Before he joined the Boston-based band Swallow in 1971, Phil Greene, of Narragansett, had already spent a decade honing his craft and was considered one of the finest guitarists in southern New England. After two albums for Warner Brothers, they disbanded and Phil decided to move behind the desk. He opened his first studio in Providence in 1974 and his reputation as a producer and engineer grew rapidly. In 1976, he became a partner at Normandy Sound in Warren where his career exploded. By the end of the 1980s, he’d become one of the most succesful people in Rhode Island music history with 27 Gold and Platinum album awards. He has placed eleven songs into Billboard’s Top Ten including two #1’s with New Kids On The Block and another with Tommy Page; he has four multi-Platinum album credits with New Kids and one with John Cafferty & The Beaver Brown Band; and has two Grammy nominations with Roomful of Blues. More than 200 international releases bear his credit as producer, engineer, mixer, guitarist or vocalist including recordings by Mick Jagger, Keith Richards, Ringo Starr, Herbie Hancock, Peter Wolf, Buddy Guy, Steve Earle, Bob Weir, Parliament and dozens of others. At the time of his induction into the Hall of Fame, he had just enjoyed a #1 on the Hot Singles Sales chart with “Heaven 24/7” by R&B legends Tavares.
Born in Providence in 1940, Artie Cabral is a world-renowned jazz drummer and a dedicated music educator. He began his career in 1956 and spent two decades touring the world with a host of jazz masters including Stan Kenton, Junior Mance, Dakota Staton and Mel Torme. In 1969, he joined Woody Herman’s Seventh (and final) Herd which included backing R&B great Dionne Warwick. Along with bassist Bob Petteruti, he was a member of pianist Mike Renzi’s trio which served as the house band at the Kings & Queens in Pawtucket in the 1960s and Allary in Providence in the 1970s backing the guest artists including Blossom Dearie, Mose Allison, Johnny Hartman and Phil Woods. His discography includes recordings with Ben Webster, Carol Sloane, Charlie Mariano, Toshiko Akioshi, Gray Sargent, Greg Abate and Herb Pomeroy. He holds a BA from Berklee and has taught in the Pawtucket Public School System, served on the faculty of Berklee and the Rhode Island School of Music, founded the R.I. School of Performing Music with trombonist Hal Crook, and, in private instruction, has mentored dozens of New England’s finest drummers. Since 1998, he has served as President of the Providence Federation of Musicians.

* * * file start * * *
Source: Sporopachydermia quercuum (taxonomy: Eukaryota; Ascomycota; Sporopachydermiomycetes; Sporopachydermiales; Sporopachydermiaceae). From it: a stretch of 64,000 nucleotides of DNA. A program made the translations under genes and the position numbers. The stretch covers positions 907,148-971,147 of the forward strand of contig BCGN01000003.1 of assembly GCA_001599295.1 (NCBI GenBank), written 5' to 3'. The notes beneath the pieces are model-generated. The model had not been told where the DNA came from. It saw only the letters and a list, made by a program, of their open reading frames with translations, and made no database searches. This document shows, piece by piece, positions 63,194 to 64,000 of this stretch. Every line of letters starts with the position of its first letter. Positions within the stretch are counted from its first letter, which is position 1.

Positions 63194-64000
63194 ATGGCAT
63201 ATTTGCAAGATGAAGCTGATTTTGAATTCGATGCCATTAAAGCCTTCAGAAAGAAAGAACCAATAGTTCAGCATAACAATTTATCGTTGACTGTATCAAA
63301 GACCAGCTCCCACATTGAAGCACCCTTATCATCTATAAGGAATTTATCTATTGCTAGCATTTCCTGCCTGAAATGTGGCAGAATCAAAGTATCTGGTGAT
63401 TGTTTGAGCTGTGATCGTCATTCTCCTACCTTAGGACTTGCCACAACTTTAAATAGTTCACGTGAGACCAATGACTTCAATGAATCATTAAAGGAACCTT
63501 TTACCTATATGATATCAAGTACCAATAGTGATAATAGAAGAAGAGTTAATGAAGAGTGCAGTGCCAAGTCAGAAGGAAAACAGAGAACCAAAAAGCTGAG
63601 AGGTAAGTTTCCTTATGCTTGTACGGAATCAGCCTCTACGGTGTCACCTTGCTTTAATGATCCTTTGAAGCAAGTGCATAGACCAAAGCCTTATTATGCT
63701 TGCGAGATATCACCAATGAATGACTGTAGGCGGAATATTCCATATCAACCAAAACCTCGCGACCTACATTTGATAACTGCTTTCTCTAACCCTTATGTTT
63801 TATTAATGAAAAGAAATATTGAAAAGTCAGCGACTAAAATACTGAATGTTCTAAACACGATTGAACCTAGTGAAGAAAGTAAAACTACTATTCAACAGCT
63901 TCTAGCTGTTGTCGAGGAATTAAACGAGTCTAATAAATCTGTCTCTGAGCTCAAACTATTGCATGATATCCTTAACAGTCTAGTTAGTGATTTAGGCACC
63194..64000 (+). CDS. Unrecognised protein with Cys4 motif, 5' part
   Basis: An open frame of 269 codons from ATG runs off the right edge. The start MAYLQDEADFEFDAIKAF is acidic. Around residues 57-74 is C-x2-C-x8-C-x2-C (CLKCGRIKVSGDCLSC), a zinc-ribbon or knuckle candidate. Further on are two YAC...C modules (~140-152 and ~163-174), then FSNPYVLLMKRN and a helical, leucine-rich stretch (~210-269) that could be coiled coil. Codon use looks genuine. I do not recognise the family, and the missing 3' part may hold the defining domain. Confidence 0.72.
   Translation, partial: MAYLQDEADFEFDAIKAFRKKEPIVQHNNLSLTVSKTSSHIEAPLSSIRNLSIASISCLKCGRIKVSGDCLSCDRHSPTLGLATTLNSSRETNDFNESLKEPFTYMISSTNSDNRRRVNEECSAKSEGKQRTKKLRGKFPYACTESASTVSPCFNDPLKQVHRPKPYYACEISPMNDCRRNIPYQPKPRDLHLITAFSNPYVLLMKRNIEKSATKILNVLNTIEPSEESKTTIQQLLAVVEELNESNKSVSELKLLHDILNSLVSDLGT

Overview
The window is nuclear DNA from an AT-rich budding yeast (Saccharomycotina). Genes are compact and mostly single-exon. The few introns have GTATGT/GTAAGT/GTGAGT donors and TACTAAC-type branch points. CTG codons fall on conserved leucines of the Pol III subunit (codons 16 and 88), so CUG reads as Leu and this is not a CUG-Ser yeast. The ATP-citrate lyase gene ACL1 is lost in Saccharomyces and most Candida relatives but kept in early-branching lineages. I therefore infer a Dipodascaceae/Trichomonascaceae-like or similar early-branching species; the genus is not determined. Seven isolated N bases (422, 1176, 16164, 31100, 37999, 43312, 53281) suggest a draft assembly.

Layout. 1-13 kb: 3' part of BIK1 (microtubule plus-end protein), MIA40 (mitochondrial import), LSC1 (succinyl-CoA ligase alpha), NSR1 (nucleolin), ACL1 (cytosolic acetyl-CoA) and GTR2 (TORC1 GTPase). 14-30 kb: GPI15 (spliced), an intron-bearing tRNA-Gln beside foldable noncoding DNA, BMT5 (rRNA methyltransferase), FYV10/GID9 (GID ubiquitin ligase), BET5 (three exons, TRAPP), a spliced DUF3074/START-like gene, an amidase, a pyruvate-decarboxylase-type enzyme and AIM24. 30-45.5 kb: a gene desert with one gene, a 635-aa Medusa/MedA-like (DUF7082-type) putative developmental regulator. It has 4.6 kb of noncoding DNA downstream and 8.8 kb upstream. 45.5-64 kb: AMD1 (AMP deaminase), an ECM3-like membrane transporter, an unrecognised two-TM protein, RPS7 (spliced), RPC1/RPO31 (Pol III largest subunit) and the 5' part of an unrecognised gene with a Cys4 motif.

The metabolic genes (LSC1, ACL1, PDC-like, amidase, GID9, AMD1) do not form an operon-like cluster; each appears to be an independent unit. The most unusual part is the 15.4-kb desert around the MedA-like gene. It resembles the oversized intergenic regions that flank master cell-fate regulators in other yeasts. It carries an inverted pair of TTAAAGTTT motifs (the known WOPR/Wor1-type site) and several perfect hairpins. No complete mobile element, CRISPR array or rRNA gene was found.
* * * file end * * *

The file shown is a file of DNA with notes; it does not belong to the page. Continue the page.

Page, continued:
By the time “Some Time Inside,” his first album as a leader, was picked up by Blackhawk Records for international release in 1985, saxophonist Dan Moretti, of Narragansett, had already established himself as a world-class player in both Jazz and R&B. He was co-owner of Celebration Sounds recording studio in Pawtucket where he became recognized as a top-notch producer and engineer. As a recording artist, he has released 17 best-selling and critically-acclaimed albums as a leader and tours the world. As a sideman, he has performed and/or recorded with some of music’s biggest stars including Ray Charles, Aretha Franklin, The Four Tops, The Temptations, Robert Plant, Kid Rock, Dr. John, Dave Liebman, The Crusaders, and Nile Rodgers & Chic. He began teaching in the mid-1970s in Providence and in 1996 accepted a position at the Berklee College of Music where he is a Professor teaching Ensembles and Contemporary Writing and Production. He has created curriculum for Berklee and has published several books on composition, arranging and recording and presents seminars around the world including Europe, South America and Africa.
In 1982, bassist Steve Lepper, guitarist Dave Chabot, vocalist Mike “Dexter” Yarworth and drummer Johnny Cote formed the punk band Neutral Nation in the suburbs of Attleboro, Massachusetts. Inspired by ’70s punk, the newly emerging DIY scene, and kids starting their own bands they thought, “Why not us?” They exploded onto the Rhode Island scene via a series of shows at The Living Room in Providence appearing with national acts including G.G. Allin and The Minutemen. In 1985, with a new bass player, Tom “T-Buck” Buckland, they released their first record, the 7 song EP “Invasion of the Sumo Wrestler” and were hailed by College Music Journal as the “Best Unsigned Band” of 1986. Their first album, “It’s A Bash,” followed in 1987 and it is now nationally recognized as one of the great recordings of hardcore punk. With new drummer Mike “Stumpy” Neckritz on board, the band hit the road touring throughout the Northeast and Canada as headliners and opening for kindred spirits such as The Bad Brains, The Ramones and The Replacements. In 1992 they recorded “Don’t Get Hurt” and undertook their first West Coast tour where crowds erupted into mosh pits 2000 strong and merch tables were wiped clean solidifying the band’s position on the national scene. The band continues to perform and record and their 2004 self-titled, career-spanning anthology and the 2010 documentary “It’s A Bash: A story about being in a band” have introduced new generations to the power and glory of punk.
When 16-year-old Providence drummer Billy Osborne arrived in Manhattan in 1959 to join the Jimmy Giuffre Quartet, his impact on the heart of the Modern Jazz scene was immediate. He was named Metronome magazine’s Best New Drummer before his first recording session and spent a decade performing with the legends of the era including Wes Montgomery and Archie Shepp and he was one of John Coltrane’s favorite drummers. In 1969, he moved to L.A. establishing himself in the R&B field as musical director for The Friends of Distinction and as the composer of “Check It Out,” the first hit for his Rhode Island pals Tavares. In 1974, his brother Jeffrey’s band, Love Men Ltd., joined Billy in L.A. where they combined forces to become L.T.D. with Billy on keyboards, Jeffrey on drums and the two sharing lead vocals. By 1976, they were at the top of the Billboard charts with “Love Ballad” (#1 R&B, #20 Hot 100). After moving Jeffrey out front, L.T.D. mined Gold and Platinum for the next four years with a string of hits including two more #1 singles, “Back In Love Again” and “Holding On.” In 1980, Billy moved into production and helped launch Jeffrey’s solo career. In 1990, he signed with Ray Charles and became his right-hand man, writing, arranging and producing for “The Genius” until Ray’s passing in 2004.